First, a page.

International Aid as a Means of Financing TVET in Developing Nations

One of the main challenges facing developing nations is the lack of skilled workforce to drive their economies to the next level.

Technical and Vocation Education and Training (TVET) institutions have been identified as educational centers of excellence that can help to promote sustainable development in developing countries. The main objective of TVET is to produce quality high skilled human resource that possess both the right attitudes as well as values.

Unfortunately, most developing nations such as Kenya are unable to fund TVETs. This is where international donors come into play. Research has consistently showed that with the right quality skilled human resource, developing nations can be able to create employment for themselves and in so doing rescue millions of young people from poverty (Clegg 478). For this reason, international aid can be directed towards the development of TVETs with the main intention of lifting millions of people from poverty.

With the skills that the young people gain in TVETs, they can be able to open up businesses or be employed. Additionally, it should be noted that the TVETs often give the students tangible skills such as carpentry, masonry and metal work which research has shown are lacking in most developing nations such as Kenya (Mwega 39).

International aid is extremely effective given that most high school students in Kenya do not cross over to higher education. Therefore, by funding TVETs, more students will be able to join higher learning institutions and develop the necessary skills that are required to move them forward in the society and assure them of a livelihood (Hjertholm 48). The funding of TVETs in Kenya is sustainable, given that the only major challenge lies in the startup costs, which can be eased through help from the alumnus from the TVETs, who can assist with the finances of the institutions.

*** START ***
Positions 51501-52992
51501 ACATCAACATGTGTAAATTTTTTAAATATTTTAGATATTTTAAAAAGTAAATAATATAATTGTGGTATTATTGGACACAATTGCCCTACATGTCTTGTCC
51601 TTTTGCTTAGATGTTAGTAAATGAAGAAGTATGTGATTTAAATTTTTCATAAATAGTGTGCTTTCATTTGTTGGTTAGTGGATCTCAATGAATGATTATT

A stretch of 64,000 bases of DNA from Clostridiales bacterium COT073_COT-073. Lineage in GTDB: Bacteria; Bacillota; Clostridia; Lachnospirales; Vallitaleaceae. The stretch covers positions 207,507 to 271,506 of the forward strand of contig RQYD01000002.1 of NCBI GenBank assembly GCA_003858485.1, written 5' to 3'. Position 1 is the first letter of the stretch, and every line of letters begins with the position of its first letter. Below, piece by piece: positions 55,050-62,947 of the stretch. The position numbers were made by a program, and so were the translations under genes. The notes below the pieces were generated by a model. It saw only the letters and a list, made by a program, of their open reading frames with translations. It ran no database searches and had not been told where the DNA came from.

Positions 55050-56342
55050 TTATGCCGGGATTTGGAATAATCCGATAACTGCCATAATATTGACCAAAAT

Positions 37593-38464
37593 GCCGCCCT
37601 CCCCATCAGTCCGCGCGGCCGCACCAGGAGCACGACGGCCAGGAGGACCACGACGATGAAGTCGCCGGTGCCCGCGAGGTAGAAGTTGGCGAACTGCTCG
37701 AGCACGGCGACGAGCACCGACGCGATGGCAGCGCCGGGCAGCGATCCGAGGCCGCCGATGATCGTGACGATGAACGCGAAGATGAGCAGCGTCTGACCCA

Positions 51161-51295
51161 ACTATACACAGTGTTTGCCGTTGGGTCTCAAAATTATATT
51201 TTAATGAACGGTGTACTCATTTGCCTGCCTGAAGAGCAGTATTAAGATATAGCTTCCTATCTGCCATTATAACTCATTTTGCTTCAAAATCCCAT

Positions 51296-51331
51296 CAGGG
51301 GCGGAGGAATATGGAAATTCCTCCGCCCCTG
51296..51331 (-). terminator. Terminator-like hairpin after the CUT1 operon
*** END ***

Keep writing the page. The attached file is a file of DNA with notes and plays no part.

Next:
Works Cited
Mwega, Francis. A case study of aid effectiveness in Kenya: Volatility and fragmentation of foreign aid, with a focus on health. Wolfensohn Center for Development Working Paper 8. Brookings Institution, Washington DC, USA. 2009.
Hjertholm, Peters. Foreign aid and the macro economy. Foreign Aid and Development: lessons learned and directions for the future. Rutledge: New York.
Clegg, L. “Our Dream Is a World Full of Poverty Indicators: The US, the World Bank, and the Power of Numbers.” New Political Economy. 15.4 (2010): 473-492.